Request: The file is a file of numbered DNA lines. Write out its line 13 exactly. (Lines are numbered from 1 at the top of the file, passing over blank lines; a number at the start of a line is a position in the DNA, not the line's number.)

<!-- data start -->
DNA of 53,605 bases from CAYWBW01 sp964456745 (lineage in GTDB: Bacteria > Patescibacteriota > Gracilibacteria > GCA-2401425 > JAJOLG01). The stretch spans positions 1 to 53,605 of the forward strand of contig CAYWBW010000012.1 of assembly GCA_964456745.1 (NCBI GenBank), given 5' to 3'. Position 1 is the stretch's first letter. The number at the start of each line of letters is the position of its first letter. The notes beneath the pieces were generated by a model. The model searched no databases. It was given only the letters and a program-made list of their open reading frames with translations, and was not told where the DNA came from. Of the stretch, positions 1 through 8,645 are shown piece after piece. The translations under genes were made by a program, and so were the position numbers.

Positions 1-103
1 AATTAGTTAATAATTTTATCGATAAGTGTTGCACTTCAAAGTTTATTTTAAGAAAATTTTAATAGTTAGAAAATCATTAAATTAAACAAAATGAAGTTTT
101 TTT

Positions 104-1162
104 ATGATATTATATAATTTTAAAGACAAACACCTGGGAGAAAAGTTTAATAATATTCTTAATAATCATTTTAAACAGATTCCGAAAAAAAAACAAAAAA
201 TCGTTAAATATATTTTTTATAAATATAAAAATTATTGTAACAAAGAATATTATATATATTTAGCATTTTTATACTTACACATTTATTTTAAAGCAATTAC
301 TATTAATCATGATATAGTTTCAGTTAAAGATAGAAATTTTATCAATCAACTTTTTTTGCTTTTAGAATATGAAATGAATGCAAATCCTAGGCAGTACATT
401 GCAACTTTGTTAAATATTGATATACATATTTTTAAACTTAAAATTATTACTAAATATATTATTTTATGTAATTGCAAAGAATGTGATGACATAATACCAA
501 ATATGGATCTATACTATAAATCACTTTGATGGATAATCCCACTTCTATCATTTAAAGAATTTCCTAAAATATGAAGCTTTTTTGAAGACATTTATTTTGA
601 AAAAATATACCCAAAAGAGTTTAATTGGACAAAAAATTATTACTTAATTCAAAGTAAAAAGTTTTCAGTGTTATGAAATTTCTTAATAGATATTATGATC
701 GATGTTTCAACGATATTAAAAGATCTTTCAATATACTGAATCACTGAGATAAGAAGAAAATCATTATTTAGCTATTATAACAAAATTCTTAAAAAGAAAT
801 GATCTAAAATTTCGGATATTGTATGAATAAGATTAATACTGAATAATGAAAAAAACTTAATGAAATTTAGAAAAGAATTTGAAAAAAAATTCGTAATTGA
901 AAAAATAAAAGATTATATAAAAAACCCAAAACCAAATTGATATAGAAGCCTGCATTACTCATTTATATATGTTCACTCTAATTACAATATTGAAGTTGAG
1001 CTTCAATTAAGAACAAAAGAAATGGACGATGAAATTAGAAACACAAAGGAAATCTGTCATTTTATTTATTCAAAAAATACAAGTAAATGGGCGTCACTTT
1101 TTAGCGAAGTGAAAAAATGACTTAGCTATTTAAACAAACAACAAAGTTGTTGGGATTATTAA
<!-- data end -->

801 GATCTAAAATTTCGGATATTGTATGAATAAGATTAATACTGAATAATGAAAAAAACTTAATGAAATTTAGAAAAGAATTTGAAAAAAAATTCGTAATTGA